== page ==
The IMF said China's strong growth was clouded in the medium term by 'growing vulnerabilities'. Photograph: (Reuters)
The International Monetary Fund said India's growth rate will fall by 0.4 percentage point to 7.2% this year
The International Monetary Fund(IMF) today trimmed India's annual growth forecast by 0.4 percentage point to 7.2 per cent for 2017, citing the impact of demonetisation.
"In India, the growth forecast for 2017 has been trimmed by 0.4 percentage point to 7.2 per cent, primarily because of the temporary negative consumption shock induced by cash shortages and payment disruptions from the recent currency exchange initiative," the International Monetary Fund (IMF) said in its latest annual World Economic Outlook (WEO).
However, the IMF gave India a favourable growth forecast in the medium term.
"Medium-term growth prospects are favourable, with growth forecast to rise to about eight per cent over the medium term due to the implementation of key reforms, loosening of supply-side bottlenecks, and appropriate fiscal and monetary policies," the IMF said.
The IMF also said China's strong growth was clouded in the medium term by "growing vulnerabilities" associated with its reliance on policy easing and credit-financed investment. This could prompt a sharp tightening of financial conditions that could cause spillovers to many other countries.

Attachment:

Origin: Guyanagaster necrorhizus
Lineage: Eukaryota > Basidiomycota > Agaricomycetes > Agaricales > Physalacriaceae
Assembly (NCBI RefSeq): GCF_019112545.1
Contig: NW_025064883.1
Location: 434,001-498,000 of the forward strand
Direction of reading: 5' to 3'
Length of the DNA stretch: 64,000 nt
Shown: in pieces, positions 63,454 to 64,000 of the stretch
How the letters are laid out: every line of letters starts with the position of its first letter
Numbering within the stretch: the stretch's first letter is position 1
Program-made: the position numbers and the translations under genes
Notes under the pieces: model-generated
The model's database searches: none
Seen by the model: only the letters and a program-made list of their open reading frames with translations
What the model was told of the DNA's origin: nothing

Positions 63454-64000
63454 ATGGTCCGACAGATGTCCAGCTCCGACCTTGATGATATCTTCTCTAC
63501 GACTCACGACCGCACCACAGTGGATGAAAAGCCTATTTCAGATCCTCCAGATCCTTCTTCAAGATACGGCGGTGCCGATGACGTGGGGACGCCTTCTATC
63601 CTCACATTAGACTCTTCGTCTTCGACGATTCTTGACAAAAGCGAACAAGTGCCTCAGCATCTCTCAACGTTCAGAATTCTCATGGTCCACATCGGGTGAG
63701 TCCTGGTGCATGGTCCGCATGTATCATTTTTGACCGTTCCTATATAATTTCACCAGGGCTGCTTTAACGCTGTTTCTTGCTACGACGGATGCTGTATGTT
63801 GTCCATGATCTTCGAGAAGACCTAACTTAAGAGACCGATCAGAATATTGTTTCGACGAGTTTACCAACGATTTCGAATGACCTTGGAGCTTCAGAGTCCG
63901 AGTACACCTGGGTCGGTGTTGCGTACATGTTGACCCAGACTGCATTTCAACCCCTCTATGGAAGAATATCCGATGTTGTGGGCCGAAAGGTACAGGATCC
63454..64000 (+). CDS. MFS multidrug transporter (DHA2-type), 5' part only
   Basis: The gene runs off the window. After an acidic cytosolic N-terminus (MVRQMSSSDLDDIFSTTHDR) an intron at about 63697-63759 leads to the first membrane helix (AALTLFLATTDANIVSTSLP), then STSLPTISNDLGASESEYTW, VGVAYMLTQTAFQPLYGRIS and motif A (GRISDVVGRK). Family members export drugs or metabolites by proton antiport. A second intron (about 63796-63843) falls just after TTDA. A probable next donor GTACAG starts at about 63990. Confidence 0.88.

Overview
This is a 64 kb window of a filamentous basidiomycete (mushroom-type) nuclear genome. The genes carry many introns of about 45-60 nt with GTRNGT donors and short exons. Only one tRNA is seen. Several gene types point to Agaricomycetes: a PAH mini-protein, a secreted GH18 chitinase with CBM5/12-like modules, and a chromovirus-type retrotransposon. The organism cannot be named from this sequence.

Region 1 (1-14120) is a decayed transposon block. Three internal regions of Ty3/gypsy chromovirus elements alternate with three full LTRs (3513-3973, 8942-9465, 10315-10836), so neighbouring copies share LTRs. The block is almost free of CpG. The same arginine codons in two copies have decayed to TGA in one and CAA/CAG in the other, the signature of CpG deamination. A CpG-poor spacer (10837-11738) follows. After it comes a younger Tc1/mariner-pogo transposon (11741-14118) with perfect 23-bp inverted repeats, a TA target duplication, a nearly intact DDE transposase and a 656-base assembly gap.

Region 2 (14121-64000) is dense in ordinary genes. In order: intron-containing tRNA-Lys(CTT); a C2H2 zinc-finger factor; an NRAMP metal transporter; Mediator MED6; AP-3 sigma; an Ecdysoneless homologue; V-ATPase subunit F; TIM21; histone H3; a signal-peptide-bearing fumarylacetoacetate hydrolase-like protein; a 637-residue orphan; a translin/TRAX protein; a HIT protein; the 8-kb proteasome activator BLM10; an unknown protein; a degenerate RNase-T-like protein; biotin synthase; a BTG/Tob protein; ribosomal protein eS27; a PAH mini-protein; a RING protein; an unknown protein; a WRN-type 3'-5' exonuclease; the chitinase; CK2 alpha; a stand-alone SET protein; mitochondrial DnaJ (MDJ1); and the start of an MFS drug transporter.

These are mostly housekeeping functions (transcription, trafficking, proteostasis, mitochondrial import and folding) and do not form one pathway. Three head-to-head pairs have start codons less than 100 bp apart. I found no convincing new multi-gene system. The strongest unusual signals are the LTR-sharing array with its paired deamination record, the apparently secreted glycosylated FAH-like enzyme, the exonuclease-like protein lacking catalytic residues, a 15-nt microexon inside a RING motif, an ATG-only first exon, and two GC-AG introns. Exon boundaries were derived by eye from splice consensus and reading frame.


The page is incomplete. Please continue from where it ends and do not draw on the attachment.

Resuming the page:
In its latest World Economic Outlook, it said chronically weak advanced economies are expected to benefit from a cyclical recovery in global manufacturing and trade that started to gain momentum last summer.
"The economic upswing that we have expected for some time seems to be materializing," IMF chief economist Maurice Obstfeld wrote in the report.
The IMF lifted Japan's 2017 growth projection by 0.4 percentage point from January, to 1.2 per cent, while the eurozone and China both saw a 0.1 percentage point growth forecast increase to 1.7 per cent and 6.6 per cent, respectively.
It held the US growth forecast steady at 2.3 per cent, which still represents a substantial jump from 1.6 per cent growth in 2016, partly due to expectations that President Donald Trump will cut taxes and increase government spending.
The IMF also revised Britain's growth forecast to 2.0 per cent for 2017, up a half percentage point from January. The Fund said negative effects from the UK vote to leave the European Union are taking longer to materialize.
(Inputs: Reuters, PTI)